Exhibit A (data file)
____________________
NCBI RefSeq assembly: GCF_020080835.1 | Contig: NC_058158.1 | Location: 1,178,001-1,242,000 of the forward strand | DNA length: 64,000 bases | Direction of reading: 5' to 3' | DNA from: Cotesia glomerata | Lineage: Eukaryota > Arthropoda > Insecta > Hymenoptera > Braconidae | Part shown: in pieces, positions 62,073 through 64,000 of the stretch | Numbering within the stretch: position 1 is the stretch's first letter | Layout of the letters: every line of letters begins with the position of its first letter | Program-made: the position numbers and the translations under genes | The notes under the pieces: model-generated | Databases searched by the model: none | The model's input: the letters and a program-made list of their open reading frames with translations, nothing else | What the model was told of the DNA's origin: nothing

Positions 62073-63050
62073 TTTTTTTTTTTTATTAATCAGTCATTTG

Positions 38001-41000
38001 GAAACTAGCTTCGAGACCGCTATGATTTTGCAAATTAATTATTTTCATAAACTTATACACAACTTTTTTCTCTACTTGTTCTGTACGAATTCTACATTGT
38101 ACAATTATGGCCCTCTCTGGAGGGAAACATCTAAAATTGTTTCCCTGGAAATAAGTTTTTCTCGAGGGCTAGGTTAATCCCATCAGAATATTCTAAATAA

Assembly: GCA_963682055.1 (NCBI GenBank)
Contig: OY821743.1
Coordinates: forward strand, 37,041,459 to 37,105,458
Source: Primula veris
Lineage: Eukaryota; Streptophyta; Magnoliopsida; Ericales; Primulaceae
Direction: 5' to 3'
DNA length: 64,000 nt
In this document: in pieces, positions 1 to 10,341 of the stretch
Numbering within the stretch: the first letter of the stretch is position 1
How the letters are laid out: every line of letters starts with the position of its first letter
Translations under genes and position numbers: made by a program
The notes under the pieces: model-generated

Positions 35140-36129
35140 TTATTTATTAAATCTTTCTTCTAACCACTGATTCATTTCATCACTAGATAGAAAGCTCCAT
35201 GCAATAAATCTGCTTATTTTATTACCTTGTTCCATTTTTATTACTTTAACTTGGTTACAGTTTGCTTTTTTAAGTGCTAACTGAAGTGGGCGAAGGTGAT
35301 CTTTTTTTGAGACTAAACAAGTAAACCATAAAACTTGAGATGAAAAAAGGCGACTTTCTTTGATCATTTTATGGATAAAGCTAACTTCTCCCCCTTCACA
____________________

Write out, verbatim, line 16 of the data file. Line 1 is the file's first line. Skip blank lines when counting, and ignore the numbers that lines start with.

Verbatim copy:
How the letters are laid out: every line of letters starts with the position of its first letter